1 / 2Arab League Assistant Secretary General Hossam Zaki, left, speaks during a joint news conference with Lebanese Foreign Minister Abdallah Bouhabib, in Beirut on Monday. (AP)
2 / 2Saudi Arabia recalled its ambassador to Lebanon on Oct. 29 after remarks made by George Kordahi on the Yemen war. (AFP)
NAJIA HOUSSARI November 08, 202
- Arab League assistant secretary-general tells Lebanese politicians: ‘You know the way to solution and yet you are not taking any steps’
BEIRUT: Arab League Assistant Secretary-General Hossam Zaki held talks in Lebanon on Monday to try to ease a rift with Saudi Arabia over criticism of its role in the Yemen war.
Zaki said the purpose of his visit is to “familiarize himeself with the Lebanese position and make an effort to promote a convergence of opinion and resolve problems with Saudi Arabia.”
Zaki stressed that the Lebanese crisis with Saudi Arabia and other Gulf countries “is not simple and goes beyond a minister’s account of what is happening in Yemen. It is an integrated position on the situation, and this is what Saudi Arabia has condemned. The Lebanese position is different from Arab decisions on the Yemeni issue.”
Zaki held talks with President Michel Aoun, Prime Minister Najib Mikati, Parliament Speaker Nabih Berri and Foreign Affairs Minister Abdullah Bou Habib.
His talks came against the backdrop of the diplomatic crisis between Saudi Arabia and Lebanon that started on Oct. 29 after the airing of remarks by Information Minister George Kordahi on the Yemen conflict.
Mikati told Zaki that “Lebanon is keen on restoring normal relations with Saudi Arabia and the Gulf states and will make every possible effort to remove the gaps in these relations and address the differences in the spirit of brotherhood and cooperation.”
He said Lebanon “is committed to all Arab League decisions regarding the Yemeni crisis, stemming from the Security Council resolution, the Gulf initiative, and the principle of dialogue between the concerned parties.”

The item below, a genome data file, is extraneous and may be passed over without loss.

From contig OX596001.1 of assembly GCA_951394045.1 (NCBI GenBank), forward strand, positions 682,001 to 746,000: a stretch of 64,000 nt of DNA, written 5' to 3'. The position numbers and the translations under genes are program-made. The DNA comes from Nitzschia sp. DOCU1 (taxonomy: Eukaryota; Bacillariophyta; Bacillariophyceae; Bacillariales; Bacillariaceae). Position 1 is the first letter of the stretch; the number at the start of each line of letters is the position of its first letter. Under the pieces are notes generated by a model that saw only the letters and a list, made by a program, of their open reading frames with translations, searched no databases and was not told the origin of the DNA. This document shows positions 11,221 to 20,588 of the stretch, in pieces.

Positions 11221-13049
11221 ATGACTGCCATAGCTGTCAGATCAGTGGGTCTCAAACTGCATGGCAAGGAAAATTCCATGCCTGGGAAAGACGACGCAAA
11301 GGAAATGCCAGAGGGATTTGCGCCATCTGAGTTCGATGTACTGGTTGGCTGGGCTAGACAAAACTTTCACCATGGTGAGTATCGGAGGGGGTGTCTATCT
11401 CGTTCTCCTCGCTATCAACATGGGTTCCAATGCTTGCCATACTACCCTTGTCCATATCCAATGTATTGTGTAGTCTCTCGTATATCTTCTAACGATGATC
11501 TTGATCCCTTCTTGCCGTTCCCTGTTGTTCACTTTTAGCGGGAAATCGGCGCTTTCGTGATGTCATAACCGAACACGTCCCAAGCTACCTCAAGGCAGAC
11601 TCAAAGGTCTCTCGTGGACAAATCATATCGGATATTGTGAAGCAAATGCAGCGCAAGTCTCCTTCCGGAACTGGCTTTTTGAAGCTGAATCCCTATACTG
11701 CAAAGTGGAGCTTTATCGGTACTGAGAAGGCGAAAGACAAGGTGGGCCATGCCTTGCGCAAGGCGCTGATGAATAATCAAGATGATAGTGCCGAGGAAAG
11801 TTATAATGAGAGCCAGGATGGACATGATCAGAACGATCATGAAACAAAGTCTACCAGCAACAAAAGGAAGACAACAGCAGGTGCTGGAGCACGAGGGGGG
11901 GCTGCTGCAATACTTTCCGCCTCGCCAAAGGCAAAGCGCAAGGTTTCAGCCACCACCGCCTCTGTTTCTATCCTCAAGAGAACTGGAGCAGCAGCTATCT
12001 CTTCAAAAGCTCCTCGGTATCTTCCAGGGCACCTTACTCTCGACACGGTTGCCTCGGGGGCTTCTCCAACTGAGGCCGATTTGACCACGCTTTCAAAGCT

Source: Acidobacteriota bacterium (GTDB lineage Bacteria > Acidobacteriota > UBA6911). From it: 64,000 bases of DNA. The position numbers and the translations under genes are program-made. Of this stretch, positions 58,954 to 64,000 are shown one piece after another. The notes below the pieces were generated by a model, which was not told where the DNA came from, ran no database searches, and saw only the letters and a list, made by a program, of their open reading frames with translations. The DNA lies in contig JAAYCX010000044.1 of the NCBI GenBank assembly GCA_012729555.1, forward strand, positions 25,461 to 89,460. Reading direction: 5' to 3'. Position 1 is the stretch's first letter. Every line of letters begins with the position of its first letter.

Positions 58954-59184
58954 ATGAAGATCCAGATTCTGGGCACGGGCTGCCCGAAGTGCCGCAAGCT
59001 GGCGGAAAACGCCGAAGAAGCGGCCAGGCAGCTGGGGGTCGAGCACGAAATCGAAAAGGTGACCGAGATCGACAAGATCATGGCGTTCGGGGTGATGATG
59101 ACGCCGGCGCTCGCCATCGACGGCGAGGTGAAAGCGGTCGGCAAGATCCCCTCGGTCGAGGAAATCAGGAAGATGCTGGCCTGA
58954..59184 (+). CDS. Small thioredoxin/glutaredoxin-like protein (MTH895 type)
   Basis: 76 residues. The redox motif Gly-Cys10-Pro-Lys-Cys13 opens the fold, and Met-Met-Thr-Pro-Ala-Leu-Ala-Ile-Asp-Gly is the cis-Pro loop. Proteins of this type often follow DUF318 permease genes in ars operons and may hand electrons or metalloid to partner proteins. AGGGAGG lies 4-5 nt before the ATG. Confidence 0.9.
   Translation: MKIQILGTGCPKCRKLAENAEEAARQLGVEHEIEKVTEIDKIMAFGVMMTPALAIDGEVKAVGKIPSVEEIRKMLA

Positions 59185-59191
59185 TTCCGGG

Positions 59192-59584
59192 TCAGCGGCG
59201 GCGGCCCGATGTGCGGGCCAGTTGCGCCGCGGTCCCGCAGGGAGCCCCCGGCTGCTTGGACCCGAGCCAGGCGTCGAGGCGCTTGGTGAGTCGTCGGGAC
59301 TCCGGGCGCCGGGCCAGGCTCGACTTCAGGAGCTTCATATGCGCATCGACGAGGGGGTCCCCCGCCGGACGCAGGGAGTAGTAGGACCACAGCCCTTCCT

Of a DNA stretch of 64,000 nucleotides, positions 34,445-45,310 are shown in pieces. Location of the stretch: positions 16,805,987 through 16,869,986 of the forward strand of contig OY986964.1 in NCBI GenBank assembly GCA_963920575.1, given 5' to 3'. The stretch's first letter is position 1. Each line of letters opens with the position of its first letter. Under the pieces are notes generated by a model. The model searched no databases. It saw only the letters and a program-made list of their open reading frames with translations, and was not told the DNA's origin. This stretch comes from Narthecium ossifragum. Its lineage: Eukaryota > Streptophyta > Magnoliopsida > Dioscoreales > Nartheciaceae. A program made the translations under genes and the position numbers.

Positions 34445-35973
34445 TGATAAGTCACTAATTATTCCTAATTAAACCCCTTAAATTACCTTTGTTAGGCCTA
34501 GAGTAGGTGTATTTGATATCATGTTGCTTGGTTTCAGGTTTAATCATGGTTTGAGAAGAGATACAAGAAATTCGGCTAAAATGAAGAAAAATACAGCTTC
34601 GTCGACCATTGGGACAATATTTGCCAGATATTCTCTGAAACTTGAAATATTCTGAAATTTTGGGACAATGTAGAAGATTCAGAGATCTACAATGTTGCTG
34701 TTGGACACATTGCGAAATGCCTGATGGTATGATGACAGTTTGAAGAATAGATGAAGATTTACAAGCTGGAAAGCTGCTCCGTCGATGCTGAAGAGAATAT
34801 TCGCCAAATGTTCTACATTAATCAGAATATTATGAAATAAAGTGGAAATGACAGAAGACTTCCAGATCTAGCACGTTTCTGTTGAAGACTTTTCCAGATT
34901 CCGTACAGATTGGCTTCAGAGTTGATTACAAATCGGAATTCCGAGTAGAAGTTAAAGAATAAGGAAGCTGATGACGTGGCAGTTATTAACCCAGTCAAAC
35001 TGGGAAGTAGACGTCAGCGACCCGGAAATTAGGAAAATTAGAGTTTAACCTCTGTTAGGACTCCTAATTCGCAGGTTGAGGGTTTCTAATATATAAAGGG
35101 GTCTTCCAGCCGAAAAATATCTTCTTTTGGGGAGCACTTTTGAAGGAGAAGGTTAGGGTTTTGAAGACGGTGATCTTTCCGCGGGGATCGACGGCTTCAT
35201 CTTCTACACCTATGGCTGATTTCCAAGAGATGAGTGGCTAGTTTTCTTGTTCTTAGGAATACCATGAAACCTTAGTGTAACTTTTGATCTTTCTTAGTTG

Zaki confirmed in a statement that if he needs to visit to Saudi Arabia, he will do so.
However, he said that “the majority know the way to solve the Saudi-Lebanese crisis, but no one has taken a single step.”
Political observers say that “Kordahi’s resignation and taking serious steps to prevent drug smuggling into the Kingdom may be the gateway to the solution.”
Addressing a press conference at the Lebanese Foreign Ministry, Zaki said: “What must be done to start addressing the current crisis is clear and we must all continue to work hard because the relationship between Lebanon and the Gulf countries, especially Saudi Arabia, is an old, well-established and important relationship for both parties, but the matter needs an effort that we hope everyone will make and seek to achieve.”
He said that “the issue is far from being taken lightly.”
The prime minister has been unable to achieve any breakthrough in the crisis of the relationship with the Gulf as Hezbollah is rejecting Kordahi’s resignation unless it receives guarantees.
Last weekend, Mikati asked Kordahi to “do what his national conscience dictates,” that is, to submit his resignation.
Kordahi refused to do so, taking the position of the leader of the Marada Movement, Suleiman Frangieh, an ally of Hezbollah and the Syrian regime.
Hezbollah has said that Kordahi’s resignation would undermine “national sovereignty.”
The diplomatic rift has put further pressure on the Lebanese government, which is already suffering from a crisis provoked by Hezbollah.
Hezbollah has blocked the participation of its deputies and those of the Amal movement in the Cabinet sessions until the dismissal of the judicial investigator in the port explosion case, Judge Tarek Bitar, and the ending of investigations into the Tayouneh clashes.
The Tayouneh clashes started after Hezbollah’s protest against Judge Bitar turned into an armed confrontation with the people of Ain Al-Rummaneh neighbourhood, including members of the Lebanese Forces party.
There are still efforts to dismiss Judge Bitar from the port blast case.
The most recent of these was the ruling of Judge Habib Mezher, head of Chamber 15 of the Appeals Court, to dismiss Bitar.
Mezher’s move provoked a storm of reaction.
Prosecutors for the foreign victims of the explosion filed a complaint with the Judicial Inspection Authority and the Supreme Judicial Council against Mezher “due to the grave errors in his decision.”
The Beirut Bar Association submitted a review to the Civil Court of Appeal to say that Judge Mezher’s “intervention in Judge Bitar’s response file and taking unilateral decisions is illegal.”
As of Monday, the number of lawsuits filed against Bitar by politicians he had accused over the explosion reached 16.
These aim to paralyze his investigations and dismiss him from his role.
Former Prime Minister Hassan Diab and former ministers Ali Hassan Khalil, Ali Zuaiter, Nohad Al-Machnouk and Youssef Finianos are all seeking to avoid appearing before the judge.